Summarize the project's program, features, and achievements: The Information Technology Building (ITB) is on the east side of Southwestern College in Chula Vista, CA. The project is 16,400 square feet and includes offices, a classroom, data center, network spaces, and a help desk. Following the campus’ rich tradition of exposed concrete, the most striking architectural feature of the ITB are 20 ft tall tilt-up walls along the north and east facades. The “unique” exterior finishes consist of varying panel thickness laid out on the walls in a random pattern of both size and finish.
What obstacles were overcome related to the schedule, budget, program, specification, site, etc. on this project? During the preconstruction process most job issues related to schedule, specifications, and budget were addressed. Site logistics was the only unknown as the exact grade of the area surrounding the building was an ever-evolving issue for the duration of our work. Remedial grading within the job site was addressed a few days prior to the lifting of the panels to ensure we could safely hoist the panels into place. Even with the remedial grading, one panel could not be picked due to a calculation error by the crane company. Approval to walk the crane onto the slab had to be obtained to lift the last panel with load cribbing and steel plates being used for weight distribution measures.
Please communicate any engineering complexities or unique features of the panel design for this project. ? Typical panel “sections” on the walls are 2 ft. wide by 4 ft. 9 in. tall with reveals separating each adjacent section from the other with thicknesses ranging from 8 in. to 11 in. Each section would eventually receive either a smooth, light sandblast or heavy sandblast texture as the final finish application. To begin, sections with a smooth finish were covered while the first round of sandblasting was applied. Then the sections receiving the lighter finish were covered while the rest of the sections received a second round of sandblasting to create a heavier finish appearance. To accentuate the different thicknesses within each panel, reveals up to 3 in. tall (deep) separated each individual section. To ensure perfect reveal joints, all cuts at joints and intersections of reveals were mitered to an exact fit. Quality control was a top priority on this project to deliver the client’s desired outcome. Craftsmen took extra care not to leave hammer marks on the plywood and to avoid uneven plywood seams. Place and finish teams also took extra care to ensure all panels were clear of debris before and during concrete placement. Table saws were used to back-cut a 22-degree angle on the HDO plywood form at each joint to ensure a tight seal and quality product after stripping.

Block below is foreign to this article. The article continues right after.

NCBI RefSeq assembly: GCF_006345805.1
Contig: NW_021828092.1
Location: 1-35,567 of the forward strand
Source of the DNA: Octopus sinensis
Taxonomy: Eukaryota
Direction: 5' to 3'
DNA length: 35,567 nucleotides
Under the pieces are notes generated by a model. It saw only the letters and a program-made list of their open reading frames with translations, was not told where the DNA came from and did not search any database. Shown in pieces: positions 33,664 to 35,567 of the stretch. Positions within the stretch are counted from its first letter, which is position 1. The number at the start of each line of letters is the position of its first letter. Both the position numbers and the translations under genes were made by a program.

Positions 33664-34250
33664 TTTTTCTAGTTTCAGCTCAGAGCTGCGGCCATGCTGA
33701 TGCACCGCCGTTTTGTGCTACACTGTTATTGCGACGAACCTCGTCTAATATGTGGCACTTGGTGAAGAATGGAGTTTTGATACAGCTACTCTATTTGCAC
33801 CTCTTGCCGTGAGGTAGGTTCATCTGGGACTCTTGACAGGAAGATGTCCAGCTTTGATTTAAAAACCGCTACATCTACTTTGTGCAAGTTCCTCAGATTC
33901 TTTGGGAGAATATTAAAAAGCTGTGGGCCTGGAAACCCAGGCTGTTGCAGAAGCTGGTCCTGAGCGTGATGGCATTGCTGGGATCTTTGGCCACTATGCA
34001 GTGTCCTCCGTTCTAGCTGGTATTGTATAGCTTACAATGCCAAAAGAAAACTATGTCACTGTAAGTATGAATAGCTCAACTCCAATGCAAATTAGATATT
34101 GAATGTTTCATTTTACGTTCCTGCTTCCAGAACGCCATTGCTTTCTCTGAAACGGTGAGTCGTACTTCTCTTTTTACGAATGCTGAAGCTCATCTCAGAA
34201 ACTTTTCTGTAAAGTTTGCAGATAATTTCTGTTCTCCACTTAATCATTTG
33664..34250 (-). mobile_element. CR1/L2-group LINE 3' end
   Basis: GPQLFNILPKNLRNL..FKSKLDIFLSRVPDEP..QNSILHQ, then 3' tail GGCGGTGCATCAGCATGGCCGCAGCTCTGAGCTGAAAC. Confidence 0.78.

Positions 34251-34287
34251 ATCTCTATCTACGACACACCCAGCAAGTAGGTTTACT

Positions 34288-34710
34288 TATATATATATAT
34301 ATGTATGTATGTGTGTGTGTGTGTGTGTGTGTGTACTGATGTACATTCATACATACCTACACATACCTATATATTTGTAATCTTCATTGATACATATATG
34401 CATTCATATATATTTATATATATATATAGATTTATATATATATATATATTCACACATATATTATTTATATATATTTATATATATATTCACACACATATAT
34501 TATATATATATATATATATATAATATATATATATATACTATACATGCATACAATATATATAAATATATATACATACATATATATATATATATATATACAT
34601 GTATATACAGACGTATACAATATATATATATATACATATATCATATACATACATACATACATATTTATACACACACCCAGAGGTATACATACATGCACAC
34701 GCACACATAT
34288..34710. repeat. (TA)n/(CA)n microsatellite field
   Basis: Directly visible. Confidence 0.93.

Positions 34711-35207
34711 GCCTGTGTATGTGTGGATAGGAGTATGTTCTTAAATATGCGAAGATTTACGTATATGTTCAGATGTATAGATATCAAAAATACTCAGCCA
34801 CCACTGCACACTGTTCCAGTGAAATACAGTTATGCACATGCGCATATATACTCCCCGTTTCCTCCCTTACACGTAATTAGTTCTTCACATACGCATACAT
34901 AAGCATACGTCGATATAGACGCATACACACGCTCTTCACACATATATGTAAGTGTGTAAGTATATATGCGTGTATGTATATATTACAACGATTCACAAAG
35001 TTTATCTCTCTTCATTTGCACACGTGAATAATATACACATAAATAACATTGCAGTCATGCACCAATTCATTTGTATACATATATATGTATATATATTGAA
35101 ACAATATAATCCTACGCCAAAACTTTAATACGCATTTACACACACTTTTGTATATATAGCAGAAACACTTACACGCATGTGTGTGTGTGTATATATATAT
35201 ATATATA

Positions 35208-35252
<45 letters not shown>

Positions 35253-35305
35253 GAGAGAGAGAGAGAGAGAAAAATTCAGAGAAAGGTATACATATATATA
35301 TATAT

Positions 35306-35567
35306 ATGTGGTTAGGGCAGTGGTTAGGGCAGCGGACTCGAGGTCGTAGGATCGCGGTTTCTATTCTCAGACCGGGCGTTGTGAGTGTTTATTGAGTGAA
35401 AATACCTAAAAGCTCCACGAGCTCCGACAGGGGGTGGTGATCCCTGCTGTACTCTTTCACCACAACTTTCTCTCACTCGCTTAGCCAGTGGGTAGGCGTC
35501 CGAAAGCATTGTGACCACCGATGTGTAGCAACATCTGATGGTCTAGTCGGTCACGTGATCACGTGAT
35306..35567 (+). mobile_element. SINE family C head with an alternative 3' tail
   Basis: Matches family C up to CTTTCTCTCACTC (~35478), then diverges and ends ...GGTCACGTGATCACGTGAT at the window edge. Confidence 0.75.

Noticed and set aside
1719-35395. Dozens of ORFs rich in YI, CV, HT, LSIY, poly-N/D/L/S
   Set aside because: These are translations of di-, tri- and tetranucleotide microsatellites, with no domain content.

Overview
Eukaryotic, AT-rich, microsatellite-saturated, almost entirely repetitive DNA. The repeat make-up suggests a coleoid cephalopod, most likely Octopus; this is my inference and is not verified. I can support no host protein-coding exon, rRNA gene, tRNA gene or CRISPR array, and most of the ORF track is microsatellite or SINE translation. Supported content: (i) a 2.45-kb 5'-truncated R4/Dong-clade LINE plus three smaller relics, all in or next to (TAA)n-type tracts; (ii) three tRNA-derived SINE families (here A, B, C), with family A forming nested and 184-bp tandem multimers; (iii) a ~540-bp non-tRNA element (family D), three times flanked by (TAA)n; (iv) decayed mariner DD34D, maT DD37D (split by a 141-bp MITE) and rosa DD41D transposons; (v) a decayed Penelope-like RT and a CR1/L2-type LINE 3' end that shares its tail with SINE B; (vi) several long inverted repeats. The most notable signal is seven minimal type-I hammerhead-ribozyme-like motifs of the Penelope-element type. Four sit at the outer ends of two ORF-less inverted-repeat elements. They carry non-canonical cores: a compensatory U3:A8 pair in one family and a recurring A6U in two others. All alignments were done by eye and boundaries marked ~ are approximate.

What is the potential for this project's impact on the community and/or environment? Along with the critical information technology services which will be housed in this building, the tilt-up walls raise the bar for future concrete work on a campus already teaming with architectural concrete. This unique finish pushes the boundaries of what is architecturally possible with concrete and the look couldn’t have been accomplished quickly and economically without the use of tilt-up concrete construction.
Chula Vista, CA 91910
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